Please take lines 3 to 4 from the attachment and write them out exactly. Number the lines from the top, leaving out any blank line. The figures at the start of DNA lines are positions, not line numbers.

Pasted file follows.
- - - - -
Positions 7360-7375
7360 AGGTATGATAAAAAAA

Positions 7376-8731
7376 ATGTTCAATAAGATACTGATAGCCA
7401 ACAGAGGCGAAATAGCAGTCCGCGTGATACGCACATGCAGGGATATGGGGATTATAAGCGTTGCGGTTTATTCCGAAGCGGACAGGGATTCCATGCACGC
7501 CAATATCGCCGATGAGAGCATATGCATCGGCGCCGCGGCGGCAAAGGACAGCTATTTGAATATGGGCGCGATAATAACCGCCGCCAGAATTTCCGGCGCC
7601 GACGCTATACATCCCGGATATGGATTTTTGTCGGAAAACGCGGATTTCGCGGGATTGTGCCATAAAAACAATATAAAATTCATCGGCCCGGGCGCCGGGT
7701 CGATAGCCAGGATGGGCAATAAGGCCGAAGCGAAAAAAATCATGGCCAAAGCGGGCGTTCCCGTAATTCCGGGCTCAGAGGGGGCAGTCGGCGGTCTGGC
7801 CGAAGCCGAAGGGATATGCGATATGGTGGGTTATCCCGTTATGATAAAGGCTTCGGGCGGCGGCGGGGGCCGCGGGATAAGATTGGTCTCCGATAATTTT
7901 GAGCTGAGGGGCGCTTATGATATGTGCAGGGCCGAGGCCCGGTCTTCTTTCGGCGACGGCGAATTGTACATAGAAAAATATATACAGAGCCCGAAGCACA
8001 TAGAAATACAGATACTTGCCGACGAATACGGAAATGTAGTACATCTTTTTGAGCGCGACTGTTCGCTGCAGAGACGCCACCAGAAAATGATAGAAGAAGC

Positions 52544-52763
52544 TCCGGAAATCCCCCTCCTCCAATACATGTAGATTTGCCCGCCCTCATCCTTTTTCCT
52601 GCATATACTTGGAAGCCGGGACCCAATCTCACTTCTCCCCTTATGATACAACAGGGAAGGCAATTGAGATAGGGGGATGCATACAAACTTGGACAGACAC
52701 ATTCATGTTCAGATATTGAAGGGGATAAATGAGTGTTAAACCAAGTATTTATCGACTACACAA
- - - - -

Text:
Positions 7376-8731
7376 ATGTTCAATAAGATACTGATAGCCA